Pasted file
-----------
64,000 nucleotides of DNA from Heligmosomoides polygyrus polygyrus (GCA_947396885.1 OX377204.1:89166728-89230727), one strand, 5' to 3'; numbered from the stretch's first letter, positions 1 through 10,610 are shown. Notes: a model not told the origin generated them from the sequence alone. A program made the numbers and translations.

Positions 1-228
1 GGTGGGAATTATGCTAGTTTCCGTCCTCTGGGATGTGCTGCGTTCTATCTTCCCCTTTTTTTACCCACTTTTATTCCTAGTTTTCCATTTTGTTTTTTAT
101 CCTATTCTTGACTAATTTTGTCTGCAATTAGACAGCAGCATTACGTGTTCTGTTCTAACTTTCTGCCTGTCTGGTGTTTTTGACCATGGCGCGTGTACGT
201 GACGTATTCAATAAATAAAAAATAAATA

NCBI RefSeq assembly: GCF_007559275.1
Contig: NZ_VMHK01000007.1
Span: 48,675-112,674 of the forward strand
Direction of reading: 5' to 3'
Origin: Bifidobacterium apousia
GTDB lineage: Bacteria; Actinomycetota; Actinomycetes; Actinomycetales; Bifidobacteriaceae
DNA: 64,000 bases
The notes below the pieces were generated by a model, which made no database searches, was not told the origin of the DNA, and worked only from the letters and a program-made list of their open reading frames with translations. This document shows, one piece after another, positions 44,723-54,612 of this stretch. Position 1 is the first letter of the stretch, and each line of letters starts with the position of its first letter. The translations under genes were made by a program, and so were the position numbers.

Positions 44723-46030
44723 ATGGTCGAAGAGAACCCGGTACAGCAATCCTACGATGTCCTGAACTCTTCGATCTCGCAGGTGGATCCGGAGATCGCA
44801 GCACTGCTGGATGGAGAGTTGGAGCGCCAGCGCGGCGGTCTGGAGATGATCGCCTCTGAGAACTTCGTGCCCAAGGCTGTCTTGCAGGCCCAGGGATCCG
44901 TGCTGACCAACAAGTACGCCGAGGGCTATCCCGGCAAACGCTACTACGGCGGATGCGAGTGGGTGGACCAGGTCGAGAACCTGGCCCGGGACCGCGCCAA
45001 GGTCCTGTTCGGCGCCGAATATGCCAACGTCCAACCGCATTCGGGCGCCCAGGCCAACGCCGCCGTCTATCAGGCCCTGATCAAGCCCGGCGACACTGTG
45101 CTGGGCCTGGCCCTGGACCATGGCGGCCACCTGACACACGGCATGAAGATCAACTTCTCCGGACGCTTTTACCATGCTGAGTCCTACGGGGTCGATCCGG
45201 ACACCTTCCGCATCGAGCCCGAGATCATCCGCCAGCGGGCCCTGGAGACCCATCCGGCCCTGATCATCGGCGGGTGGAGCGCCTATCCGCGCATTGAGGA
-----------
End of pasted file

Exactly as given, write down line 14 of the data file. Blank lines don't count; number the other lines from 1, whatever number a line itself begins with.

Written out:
Positions 44723-46030